Paganism has its roots in the pre-Christian religions of Europe. Its re-emergence in Britain parallels that in other western countries, where it has been growing rapidly since the 1950s. The social infrastructure of paganism reflects the value the pagan community places on unity in diversity; it consists of a network of inter-related traditions and local groups served by several larger organisations. In Scotland the Pagan Federation acts as an educational and representative body.
Pagans understand deity to be manifest within nature and recognise divinity as taking many forms, finding expression in goddesses as well as gods. Goddess worship is central in paganism. Pagans believe that nature is sacred and that the natural cycles of birth, growth and death observed in the world around us carry profoundly spiritual meanings. Human beings are seen as part of nature, along with other animals, trees, stones, plants and everything else that is of this earth. Most pagans believe in some form of reincarnation, viewing death as a transition within a continuing process of existence.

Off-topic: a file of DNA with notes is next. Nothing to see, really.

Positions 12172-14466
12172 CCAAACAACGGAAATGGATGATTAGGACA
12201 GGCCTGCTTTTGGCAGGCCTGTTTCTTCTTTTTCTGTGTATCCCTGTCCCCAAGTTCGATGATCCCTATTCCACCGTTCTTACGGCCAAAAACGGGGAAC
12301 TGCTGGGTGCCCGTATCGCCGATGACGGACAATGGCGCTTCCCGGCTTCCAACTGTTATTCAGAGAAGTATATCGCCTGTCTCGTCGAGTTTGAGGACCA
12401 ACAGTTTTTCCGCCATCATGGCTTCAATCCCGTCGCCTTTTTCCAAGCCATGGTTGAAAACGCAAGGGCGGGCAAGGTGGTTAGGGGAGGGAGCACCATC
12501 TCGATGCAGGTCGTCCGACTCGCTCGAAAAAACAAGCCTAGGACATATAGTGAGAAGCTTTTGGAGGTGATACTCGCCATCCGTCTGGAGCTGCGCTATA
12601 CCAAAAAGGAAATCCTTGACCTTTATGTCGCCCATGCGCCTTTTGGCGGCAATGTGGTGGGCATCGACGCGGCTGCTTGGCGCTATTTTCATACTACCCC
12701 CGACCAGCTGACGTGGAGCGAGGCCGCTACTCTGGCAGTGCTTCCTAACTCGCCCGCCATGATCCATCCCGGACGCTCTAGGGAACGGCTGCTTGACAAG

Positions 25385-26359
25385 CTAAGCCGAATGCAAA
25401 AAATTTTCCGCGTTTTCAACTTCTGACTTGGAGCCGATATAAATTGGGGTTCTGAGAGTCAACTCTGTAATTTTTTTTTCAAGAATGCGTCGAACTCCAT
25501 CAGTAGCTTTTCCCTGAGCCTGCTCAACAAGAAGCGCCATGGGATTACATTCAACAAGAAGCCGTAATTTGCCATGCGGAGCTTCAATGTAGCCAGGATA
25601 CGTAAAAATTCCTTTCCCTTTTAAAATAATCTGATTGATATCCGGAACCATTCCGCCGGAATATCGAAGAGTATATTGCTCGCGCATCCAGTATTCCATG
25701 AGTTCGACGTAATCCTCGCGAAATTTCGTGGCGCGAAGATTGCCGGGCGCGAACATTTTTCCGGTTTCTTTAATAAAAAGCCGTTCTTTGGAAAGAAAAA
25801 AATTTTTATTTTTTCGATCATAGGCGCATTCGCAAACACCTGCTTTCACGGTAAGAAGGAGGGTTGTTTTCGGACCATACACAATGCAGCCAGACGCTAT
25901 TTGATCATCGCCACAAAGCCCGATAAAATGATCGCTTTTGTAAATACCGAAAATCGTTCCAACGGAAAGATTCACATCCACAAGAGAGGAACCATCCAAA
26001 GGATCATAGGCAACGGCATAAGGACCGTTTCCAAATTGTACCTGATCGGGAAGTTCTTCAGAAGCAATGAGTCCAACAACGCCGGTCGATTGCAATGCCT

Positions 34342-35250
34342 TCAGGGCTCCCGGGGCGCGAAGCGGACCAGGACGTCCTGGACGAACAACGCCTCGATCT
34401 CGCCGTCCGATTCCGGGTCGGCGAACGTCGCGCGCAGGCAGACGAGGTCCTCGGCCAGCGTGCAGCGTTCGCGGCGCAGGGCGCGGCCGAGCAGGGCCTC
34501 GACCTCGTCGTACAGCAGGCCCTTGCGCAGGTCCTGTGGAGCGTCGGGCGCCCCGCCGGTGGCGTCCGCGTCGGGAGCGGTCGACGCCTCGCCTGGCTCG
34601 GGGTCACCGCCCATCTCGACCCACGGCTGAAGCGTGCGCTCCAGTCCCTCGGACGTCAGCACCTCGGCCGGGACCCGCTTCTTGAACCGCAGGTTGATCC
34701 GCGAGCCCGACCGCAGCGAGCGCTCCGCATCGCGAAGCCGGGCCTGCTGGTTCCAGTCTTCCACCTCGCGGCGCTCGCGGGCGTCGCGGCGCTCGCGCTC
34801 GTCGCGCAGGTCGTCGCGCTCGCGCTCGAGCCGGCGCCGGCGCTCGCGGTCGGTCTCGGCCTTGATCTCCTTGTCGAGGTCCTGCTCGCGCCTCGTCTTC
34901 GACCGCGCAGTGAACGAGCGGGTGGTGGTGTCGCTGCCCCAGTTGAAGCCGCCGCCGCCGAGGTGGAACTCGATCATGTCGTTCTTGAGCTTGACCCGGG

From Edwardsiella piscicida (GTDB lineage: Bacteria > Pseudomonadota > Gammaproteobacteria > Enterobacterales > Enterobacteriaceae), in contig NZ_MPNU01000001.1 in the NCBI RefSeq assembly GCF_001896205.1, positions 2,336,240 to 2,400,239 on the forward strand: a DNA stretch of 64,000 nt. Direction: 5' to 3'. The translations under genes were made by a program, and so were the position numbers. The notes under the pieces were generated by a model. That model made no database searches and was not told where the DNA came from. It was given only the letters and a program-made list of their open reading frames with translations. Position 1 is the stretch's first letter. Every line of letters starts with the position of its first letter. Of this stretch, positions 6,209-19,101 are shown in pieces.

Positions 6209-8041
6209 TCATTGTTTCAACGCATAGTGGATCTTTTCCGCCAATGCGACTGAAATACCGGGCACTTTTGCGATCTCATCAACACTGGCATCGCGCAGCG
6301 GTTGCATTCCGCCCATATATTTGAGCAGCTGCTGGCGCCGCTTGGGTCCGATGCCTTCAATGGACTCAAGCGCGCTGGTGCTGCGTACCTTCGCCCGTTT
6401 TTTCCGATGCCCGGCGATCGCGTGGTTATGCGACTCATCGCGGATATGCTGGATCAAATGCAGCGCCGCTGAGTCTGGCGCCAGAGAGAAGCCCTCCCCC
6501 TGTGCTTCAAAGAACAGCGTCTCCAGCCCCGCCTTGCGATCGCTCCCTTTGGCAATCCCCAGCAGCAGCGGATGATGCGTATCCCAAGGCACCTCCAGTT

Most pagans have a positive attitude towards healthcare staff and are willing to seek medical help and advice when sick
Most pagans worship the old pre-Christian gods and goddesses through seasonal festivals and other ceremonies. Observance of these festivals is very important to pagans, and those in hospital will generally wish to celebrate them in some form. As there are many diverse traditions within paganism, you should ask individual patients if they have any special requirements. Some pagans may wish to have a small white candle or a small figure of a goddess on their locker.
For ethical reasons, most pagans strongly prefer foods derived from organic farming and free-range livestock rearing, while many are vegetarian or vegan.
There are no organised fast days, but some pagans choose to fast in preparation for Ostara (spring equinox).
Washing and toilet present no unusual problems for pagans
There are no particular points to be noted in this area and few pagans would object to being examined by doctors of the opposite sex.
Most pagans believe in some form of reincarnation, viewing death as a transition within a continuing process of existence. Pagans accept death as a natural part of life and will wish to know when they are dying so that they may consciously prepare for it.
Individuals may ask for rituals (soon as possible after death)
As paganism celebrates life, birth is viewed as sacred and empowering. Pagan women will wish to make their own informed decisions regarding prenatal and neonatal care.
Pagans will generally plan pregnancies, and use contraception as appropriate. Paganism emphasises women's control over their own bodies, and the weighty decisions relating to abortion are seen as a personal matter for the woman concerned, who will be supported in the choices she makes.
Most pagans would have no objection to blood transfusions and may receive transplants or donate organs for transplant.